Van Schieveen says that the change management aspect of the roll-out is one of the most challenging aspects, a fact shared by all those who embark on a move from a largely paper environment to an electronic DMS.

"The change management aspect is and has been huge. The culture of FaCS is all about social welfare, and the people here are very much focused on those sorts of outcomes, so getting them to change from any perspective, let alone an IT perspective, is difficult. It took a lot of time and it's been a lot of consultation. We went out and met with users, we have done a progressive implementation rather than rushing it through and also we kept our scope quite contained; we didn't go out and do too much too quickly because organizationally we just wouldn't have been able to handle it.

"There wasn't a lot of persuasion needed because we just made it mandatory. So from that perspective the take-up is good, it is 100 percent, simply because we didn't give people a choice. If we had given them a choice they probably would have avoided it. We moved all of their existing documents into the new iManage system and we intercepted Save and Open functions in Microsoft Office so people couldn't work around it. Now, they are all okay on at least the basics - which doesn't mean they are getting the most out of the new system but they know enough to be able to use it."

Alphawest's dal Maso agrees that getting staff to accept a shift of culture from a paper environment to a largely electronic world is always difficult, and if there is not sufficient buy-in from staff the system can fall over.

"People are used to saving things to their C-drive and looking for [documents] there. Getting them to participate in a records management system is not always easy, partly because it asks staff to be fully involved. If no one contributes, or they contribute badly, the whole exercise can be futile. But you have to consider this: there have been cases where judges have criticized government departments for not being able to provide all of the relevant records for a court hearing to go ahead in the timeliness it needed to and also failing to be able to provide all the relevant information to allow the court to make a decision. That's because they just didn't know where things were and they couldn't find things. With a good DMS that should be a thing of the past."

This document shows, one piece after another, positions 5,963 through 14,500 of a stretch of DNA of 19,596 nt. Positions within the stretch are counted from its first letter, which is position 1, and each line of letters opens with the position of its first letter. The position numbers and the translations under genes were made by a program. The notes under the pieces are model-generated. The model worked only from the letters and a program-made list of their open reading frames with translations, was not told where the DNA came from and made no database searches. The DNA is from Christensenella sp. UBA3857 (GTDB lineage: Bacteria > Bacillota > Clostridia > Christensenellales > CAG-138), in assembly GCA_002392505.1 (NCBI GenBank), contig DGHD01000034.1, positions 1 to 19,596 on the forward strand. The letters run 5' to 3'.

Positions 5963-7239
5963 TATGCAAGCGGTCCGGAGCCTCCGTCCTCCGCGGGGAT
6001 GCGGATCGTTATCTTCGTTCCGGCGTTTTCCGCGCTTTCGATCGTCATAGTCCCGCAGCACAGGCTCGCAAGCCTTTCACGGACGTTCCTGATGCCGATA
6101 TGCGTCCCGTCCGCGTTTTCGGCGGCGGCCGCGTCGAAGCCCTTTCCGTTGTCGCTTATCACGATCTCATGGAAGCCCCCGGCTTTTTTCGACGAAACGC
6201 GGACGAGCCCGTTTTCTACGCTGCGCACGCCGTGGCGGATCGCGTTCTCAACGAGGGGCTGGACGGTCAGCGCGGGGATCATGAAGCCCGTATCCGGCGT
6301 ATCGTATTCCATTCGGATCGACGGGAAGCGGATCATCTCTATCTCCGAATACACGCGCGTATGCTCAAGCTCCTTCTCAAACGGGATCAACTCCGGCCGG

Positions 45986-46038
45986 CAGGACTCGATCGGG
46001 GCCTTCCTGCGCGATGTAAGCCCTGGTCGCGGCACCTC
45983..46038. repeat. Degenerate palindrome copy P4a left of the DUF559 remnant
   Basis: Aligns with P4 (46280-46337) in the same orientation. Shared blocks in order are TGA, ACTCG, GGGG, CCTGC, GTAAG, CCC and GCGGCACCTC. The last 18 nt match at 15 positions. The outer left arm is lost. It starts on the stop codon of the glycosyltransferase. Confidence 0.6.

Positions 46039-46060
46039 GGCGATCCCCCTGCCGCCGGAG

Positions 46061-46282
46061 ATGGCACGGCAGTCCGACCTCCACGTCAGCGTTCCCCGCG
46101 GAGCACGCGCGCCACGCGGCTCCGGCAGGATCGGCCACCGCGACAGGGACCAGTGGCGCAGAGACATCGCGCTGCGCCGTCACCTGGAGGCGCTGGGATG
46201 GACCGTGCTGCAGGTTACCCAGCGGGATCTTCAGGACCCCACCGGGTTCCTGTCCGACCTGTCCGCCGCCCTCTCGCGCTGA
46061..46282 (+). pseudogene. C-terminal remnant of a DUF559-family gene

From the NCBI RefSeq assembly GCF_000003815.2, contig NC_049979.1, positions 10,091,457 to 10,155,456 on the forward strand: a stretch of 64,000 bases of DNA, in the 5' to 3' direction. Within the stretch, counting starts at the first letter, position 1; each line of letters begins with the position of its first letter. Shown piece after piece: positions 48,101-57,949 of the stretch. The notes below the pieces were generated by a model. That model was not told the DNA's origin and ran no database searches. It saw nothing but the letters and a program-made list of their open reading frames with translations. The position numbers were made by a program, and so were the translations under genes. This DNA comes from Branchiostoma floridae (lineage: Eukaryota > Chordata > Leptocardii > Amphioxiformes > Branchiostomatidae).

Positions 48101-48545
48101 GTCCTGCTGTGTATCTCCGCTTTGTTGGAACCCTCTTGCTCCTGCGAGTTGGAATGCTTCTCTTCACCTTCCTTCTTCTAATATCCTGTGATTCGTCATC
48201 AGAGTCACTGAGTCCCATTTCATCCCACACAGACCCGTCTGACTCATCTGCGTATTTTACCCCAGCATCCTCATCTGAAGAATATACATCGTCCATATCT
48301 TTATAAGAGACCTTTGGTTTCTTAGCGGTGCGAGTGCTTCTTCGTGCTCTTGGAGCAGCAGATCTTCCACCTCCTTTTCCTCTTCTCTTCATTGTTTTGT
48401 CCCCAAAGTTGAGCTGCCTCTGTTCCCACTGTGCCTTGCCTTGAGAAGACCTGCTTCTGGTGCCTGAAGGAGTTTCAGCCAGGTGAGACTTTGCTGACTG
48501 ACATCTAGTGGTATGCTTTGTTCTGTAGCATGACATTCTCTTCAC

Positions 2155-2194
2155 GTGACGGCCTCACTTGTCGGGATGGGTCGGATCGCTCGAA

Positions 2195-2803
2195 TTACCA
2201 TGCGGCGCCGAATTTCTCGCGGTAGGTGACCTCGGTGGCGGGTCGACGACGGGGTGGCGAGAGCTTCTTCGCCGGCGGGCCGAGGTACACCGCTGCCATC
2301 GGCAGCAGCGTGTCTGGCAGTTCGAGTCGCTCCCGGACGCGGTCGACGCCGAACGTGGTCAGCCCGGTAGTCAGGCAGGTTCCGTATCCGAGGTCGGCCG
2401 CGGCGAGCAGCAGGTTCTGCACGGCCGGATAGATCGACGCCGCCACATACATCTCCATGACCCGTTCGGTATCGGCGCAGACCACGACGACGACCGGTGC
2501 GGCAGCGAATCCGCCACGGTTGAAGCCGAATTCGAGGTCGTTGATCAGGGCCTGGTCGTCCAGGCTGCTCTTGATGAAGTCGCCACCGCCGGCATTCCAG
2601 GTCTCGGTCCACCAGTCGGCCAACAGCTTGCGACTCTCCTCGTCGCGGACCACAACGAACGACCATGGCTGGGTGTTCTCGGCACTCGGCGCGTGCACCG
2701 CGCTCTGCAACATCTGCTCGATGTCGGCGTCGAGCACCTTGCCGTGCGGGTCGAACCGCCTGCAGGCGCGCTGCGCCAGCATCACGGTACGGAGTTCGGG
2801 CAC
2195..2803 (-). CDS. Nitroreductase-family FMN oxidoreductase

Version Control

While increasing numbers of government departments are opting for a DMS and finding that it ultimately does make their job easier, there is also a growing need for specialist DMS options that fit inside the all-encompassing DMS. Just such an example is being used by Parks Victoria, which has opted for SpeedLegal's SmartPrecedent system.

SpeedLegal's Wodetzki explains. "A lot of the time a department wants to buy something and they have to create a set of tender documents. If you have a DMS it may have a Word template in it but it doesn't really help anyone to finish that document off and these documents can, of course, be quite complicated. That's what our application does. If you've got your documents organized in a central place, how can you make the document itself smarter? How can you do it quicker, do it consistently and so ensure you are producing quality documents which also reach the rigorous compliance standards they increasingly face? That is where we come in."